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Published On: Thu, Feb 19th, 2015

NSA hacked SIM card maker to steal key codes to track cell phone users, data

Top secret documents previously provided by former NSA contractor Edward Snowden have revealed that the US and Britain broke into the network of the world’s largest SIM card maker to compromise global communications.

According to the documents obtained by The Intercept, the online news magazine founded by Snowden collaborator Glenn Greenwald, the US National Security Agency (NSA) and its British counterpart, the Government Communications Headquarters (GCHQ), stole the encryption keys used to secure voice calls and texts from Gemalto, the largest manufacturer of SIM cards in the world.

photo Oregon Department of Transportation

photo Oregon Department of Transportation

Two billion SIM cards are made annually by Gemalto. They are used by 450 wireless network providers around the world, including AT&T, T-Mobile, Verizon and Sprint, subsequently effecting the bulk of the world’s telephonic communications.

Gemalto has headquarters around the globe, including a US office in Texas, but is incorporated in the Netherlands and traded on the Eurolist.

By compromising the company’s internal computer network and stealing valuable encryption keys, the NSA and GCHQ have been able to render as useless the security measures used to protect communications sent through hundreds of networks the world over.

From Greenwald’s Twitter page:

NSA/GCHQ hack empowered them “to secretly monitor a large portion of the world’s cellular communications, including both voice and data.” – @ggreenwald

According to Jeremy Scahill and Josh Begley at The Intercept, classified files supplied by Snowden, including one GCHQ document from 2010 in particular, show how US and UK intelligence together conspired to compromise the SIM card maker.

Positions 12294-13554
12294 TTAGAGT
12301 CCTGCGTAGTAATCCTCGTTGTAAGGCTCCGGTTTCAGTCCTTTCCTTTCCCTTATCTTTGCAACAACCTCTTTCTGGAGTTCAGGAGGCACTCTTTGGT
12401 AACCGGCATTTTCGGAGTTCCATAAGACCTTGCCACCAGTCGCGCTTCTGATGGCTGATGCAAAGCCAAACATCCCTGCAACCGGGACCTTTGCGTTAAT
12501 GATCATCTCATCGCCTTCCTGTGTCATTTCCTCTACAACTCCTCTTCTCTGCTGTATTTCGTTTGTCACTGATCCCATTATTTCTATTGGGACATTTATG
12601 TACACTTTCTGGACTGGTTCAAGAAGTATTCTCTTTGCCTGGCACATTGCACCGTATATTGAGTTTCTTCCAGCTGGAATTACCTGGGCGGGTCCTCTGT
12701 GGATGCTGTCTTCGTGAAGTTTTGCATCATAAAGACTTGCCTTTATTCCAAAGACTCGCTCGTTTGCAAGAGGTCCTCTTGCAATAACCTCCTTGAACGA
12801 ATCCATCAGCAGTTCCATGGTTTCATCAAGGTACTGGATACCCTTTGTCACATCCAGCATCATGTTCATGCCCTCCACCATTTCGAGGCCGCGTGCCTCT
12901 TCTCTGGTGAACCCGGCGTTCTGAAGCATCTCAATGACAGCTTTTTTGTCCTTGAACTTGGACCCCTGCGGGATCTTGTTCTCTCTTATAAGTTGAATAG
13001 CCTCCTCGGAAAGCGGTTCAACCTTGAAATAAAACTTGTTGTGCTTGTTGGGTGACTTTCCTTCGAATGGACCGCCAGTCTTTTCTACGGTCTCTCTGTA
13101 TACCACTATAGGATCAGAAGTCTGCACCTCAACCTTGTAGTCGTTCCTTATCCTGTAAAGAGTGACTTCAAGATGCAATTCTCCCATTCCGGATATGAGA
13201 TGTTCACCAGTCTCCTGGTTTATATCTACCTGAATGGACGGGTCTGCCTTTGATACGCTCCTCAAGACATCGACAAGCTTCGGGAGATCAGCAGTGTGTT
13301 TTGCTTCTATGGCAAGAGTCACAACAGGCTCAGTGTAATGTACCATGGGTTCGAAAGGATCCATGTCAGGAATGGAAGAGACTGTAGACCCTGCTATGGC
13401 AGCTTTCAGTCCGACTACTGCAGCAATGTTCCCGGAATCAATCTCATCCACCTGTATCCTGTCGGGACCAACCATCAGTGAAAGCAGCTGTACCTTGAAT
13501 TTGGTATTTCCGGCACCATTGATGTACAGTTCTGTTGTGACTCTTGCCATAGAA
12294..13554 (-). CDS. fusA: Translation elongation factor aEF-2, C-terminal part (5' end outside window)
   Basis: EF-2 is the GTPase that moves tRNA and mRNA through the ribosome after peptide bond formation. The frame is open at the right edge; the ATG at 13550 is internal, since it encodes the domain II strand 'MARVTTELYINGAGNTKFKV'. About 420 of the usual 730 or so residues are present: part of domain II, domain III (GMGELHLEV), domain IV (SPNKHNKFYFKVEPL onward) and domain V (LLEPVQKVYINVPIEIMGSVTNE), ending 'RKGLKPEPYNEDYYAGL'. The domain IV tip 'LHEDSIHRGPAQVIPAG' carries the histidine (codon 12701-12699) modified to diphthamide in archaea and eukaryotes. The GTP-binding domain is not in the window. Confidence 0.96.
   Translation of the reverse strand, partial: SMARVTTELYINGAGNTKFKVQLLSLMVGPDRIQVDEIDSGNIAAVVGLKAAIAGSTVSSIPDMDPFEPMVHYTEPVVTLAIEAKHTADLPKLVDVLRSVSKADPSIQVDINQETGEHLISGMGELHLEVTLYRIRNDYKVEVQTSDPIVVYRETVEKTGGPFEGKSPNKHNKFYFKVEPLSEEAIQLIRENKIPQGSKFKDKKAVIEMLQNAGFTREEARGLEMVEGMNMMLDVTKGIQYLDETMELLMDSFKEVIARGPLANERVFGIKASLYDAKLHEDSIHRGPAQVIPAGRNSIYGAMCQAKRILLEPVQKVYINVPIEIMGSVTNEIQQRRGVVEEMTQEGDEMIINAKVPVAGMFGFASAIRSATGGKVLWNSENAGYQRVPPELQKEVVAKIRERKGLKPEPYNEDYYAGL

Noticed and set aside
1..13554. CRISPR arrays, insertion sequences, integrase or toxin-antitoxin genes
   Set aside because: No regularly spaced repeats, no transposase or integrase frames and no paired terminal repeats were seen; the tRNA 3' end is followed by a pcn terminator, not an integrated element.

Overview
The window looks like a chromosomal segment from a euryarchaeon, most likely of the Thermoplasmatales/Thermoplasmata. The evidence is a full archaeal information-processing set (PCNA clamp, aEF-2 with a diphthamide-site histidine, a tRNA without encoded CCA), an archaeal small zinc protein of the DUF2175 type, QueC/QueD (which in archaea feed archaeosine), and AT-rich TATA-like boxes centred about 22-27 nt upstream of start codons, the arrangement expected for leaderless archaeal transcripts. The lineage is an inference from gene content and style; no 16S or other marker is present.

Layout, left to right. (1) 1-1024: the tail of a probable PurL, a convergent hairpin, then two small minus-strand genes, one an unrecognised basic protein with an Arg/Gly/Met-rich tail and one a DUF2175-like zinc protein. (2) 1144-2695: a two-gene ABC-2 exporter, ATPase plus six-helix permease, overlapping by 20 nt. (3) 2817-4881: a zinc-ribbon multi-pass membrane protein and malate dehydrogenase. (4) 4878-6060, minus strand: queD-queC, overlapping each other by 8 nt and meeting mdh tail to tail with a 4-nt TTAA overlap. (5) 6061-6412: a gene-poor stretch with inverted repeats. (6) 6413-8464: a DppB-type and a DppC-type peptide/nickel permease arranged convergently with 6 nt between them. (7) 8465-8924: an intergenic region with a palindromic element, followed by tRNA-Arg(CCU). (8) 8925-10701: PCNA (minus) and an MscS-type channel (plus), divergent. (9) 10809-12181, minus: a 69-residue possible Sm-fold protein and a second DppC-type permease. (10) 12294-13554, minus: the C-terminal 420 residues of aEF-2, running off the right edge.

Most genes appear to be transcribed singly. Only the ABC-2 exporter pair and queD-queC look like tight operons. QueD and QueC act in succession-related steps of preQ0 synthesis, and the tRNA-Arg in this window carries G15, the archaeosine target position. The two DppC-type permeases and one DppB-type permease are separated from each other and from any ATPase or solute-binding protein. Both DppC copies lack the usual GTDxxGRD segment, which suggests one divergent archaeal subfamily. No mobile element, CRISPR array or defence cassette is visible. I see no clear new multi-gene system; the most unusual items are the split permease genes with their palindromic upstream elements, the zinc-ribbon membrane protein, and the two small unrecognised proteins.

One slide contained in the document showed that the GCHQ got inside of the manufacturer’s network, then stealthily installed malware that is believed to have opened up access to the SIM card maker’s entire computer system.

By possessing a copy of the encryption keys, US and UK intelligence agencies are believed to be able to crack into any affected communication, allowing authorities to eavesdrop internationally and on a mass scale without serving search warrants to local telecoms or requesting assistance from host countries.

“Once you have the keys, decrypting traffic is trivial,” Christopher Soghoian, the principal technologist for the American Civil Liberties Union, told the magazine.

Edward Snowden NSA background donkeyhotey

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About the Author

- Writer and Co-Founder of The Global Dispatch, Brandon has been covering news, offering commentary for years, beginning professionally in 2003 on Crazed Fanboy before expanding into other blogs and sites. Appearing on several radio shows, Brandon has hosted Dispatch Radio, written his first novel (The Rise of the Templar) and completed the three years Global University program in Ministerial Studies to be a pastor. To Contact Brandon email [email protected] ATTN: BRANDON

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  1. Mobile Phone | Cell Phones says:

    […] NSA hacked SIM card maker to steal key codes to track cell phone users, data – Top secret documents previously provided by former NSA contractor Edward Snowden have revealed that the US and Britain broke into the network of the world’s largest SIM card maker to compromise global … […]

  2. US and UK accused of hacking Sim card firm to steal codes – BBC News | Amazing News says:

    […] Keys To Gather Private DataTechCrunchGCHQ and NSA Collaborate to Steal the Keys to Your CellphoneEFFNSA hacked SIM card maker to steal key codes to track cell phone users, dataThe Global DispatchCTV News -ABC Online -SiliconANGLE (blog)all 174 news […]

  3. Cell Phones At&t | Cell Phones says:

    […] NSA hacked SIM card maker to steal key codes to track cell phone users, data – They are used by 450 wireless network providers around the world, including AT&T, T-Mobile, Verizon and Sprint … them “to secretly monitor a large portion of the world’s cellular communications, including both voice … […]

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